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Balancing trade and security

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Balancing trade and security

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September 24, 2009

A godsend to kidney-stone sufferers is a machine called a lithotripter, which focuses sound waves to break the stones into smaller fragments that may then be more easily, and less painfully, passed. Key to this technology is something called a triggered spark gap-basically, a high-performance switch or spark plug-that also happens to be an essential component in the firing sequence for a nuclear weapon. As such, spark gaps are known as "dual-use" technologies.

Spark gaps are a very small part of the larger population of dual-use items that include, for example, certain chemicals, biotechnologies, advanced electronics, components of the nuclear-fuel cycle, machine tools, industrial furnaces, and navigation equipment. All such technologies have very legitimate commercial applications. In many respects, they are among the key ingredients of advanced economies, and thus we would wish to produce and apply them. Yet at the same time, how do we ensure that these very same commodities are not used to make weapons of mass destruction? Answering this question has been a primary mission of UGA's Center for International Trade and Security.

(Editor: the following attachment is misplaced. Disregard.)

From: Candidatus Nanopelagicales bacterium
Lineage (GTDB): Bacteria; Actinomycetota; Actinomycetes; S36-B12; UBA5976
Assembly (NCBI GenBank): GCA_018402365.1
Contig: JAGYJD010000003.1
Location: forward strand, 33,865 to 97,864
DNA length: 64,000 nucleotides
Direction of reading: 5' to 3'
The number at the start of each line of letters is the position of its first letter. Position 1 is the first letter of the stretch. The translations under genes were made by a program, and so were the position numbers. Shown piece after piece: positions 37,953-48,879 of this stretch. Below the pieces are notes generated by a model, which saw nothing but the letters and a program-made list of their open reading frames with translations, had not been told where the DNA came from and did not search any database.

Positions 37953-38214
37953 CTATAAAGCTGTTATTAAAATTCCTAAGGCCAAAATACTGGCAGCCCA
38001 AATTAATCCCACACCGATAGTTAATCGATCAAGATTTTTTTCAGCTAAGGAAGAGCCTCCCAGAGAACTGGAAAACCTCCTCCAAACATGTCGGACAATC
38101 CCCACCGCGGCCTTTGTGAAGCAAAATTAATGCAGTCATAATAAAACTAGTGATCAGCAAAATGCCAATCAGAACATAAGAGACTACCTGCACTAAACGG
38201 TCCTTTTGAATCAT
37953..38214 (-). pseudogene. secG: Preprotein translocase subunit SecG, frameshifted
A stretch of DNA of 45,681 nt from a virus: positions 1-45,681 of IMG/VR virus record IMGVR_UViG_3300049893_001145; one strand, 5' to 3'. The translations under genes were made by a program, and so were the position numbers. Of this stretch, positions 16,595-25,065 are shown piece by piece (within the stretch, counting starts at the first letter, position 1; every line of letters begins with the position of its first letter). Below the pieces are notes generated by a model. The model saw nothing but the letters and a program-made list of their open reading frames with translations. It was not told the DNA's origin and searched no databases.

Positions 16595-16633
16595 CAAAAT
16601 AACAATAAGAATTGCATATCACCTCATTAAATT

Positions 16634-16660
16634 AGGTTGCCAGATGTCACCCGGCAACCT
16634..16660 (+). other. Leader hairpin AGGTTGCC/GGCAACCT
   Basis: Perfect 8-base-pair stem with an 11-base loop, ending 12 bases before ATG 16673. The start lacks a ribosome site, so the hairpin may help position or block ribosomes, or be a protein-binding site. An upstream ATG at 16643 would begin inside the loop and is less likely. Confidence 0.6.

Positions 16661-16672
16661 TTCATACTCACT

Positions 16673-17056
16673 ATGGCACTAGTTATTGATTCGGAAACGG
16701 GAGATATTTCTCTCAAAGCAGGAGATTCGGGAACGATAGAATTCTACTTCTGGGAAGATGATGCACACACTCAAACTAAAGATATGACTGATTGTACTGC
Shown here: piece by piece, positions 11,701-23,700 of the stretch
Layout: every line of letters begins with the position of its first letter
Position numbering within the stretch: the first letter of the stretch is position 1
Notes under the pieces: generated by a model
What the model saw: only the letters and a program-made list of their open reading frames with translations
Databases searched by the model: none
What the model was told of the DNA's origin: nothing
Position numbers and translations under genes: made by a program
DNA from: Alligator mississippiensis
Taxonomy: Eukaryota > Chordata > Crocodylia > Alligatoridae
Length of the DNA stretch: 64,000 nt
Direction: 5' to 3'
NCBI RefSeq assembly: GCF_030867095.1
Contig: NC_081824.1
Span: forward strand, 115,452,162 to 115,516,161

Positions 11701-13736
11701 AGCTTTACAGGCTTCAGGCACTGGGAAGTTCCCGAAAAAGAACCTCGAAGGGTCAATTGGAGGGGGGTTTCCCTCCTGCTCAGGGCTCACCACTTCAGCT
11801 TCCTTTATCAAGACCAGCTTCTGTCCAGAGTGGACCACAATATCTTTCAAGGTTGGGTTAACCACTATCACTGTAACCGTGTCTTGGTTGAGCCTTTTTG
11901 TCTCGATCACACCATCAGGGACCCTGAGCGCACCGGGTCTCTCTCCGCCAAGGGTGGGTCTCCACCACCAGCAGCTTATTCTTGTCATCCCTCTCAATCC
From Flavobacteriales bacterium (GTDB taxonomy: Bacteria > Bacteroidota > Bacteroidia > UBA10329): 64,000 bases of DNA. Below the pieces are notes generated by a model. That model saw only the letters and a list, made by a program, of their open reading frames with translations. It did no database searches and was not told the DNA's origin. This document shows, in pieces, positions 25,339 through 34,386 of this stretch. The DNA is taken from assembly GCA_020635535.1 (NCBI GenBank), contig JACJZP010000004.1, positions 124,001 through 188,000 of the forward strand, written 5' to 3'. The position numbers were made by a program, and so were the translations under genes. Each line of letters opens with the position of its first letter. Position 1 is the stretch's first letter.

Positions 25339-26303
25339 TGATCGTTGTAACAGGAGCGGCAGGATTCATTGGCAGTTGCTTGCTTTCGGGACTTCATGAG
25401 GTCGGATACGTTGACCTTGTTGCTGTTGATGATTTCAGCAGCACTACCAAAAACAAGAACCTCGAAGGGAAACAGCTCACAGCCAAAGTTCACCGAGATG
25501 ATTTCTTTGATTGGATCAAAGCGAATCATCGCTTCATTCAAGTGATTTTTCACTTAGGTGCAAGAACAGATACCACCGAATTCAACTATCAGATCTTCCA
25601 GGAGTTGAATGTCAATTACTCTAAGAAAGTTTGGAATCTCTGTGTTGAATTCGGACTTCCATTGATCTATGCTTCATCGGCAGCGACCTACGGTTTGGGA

In the United States, balancing trade and security has been no mean feat. The U.S. system of trade controls began during World War I and matured during the Cold War, but it has been struggling ever since. In fact, the main legal instrument for managing this balance-the Export Administration Act-lapsed in the summer of 2001, right before 9/11. Since then, Washington has been unable to establish a balance point between heightened security concerns about, say, nuclear terrorism and the need for U.S. companies to maintain their competitive edge, particularly in the high-tech sector.

This balance problem is not unique to the United States; it afflicts many other nations as well. Indeed, governments and companies in some developing countries may not even know that some of their industrial products can also be used to make weapons of mass destruction. For example, in 2003 a multinational network headed by a rogue Pakistani scientist was uncovered. It had recruited a Sri Lankan businessman to set up a factory in Malaysia, where a German technologist trained the unsuspecting local engineers to produce centrifuge parts that Libya had ordered for its nuclear-weapons program. The Malaysian government was surprised to learn that its industry was manufacturing such items, and it was embarrassed in that it had no laws making their application to WMD illegal.

Ironically, such setbacks have helped internationalize the issue and inspire action. In 2004 the U.N. Security Council passed a resolution requiring all nations to develop effective trade controls to prevent the spread and use of WMD, particularly by terrorist organizations. To assist in countries' compliance with this resolution, CITS is working with governments like that of Malaysia. The Center helps them write new laws, set up licensing systems, train their customs officials and border security personnel to recognize dual-use technologies, and train people in industry to identify customers who might be attempting to buy items for use in WMD programs.

CITS's work is part academic, part technical, and part diplomatic-as it helps to prevent countries, as well as non-state actors, from developing WMDs and delivery systems through the purchase of dual-use goods. Yet at the same time, this work also seeks to manage trade flows-to establish balance by assuring that products serving vital and benign commercial interests do get made, sold, and applied.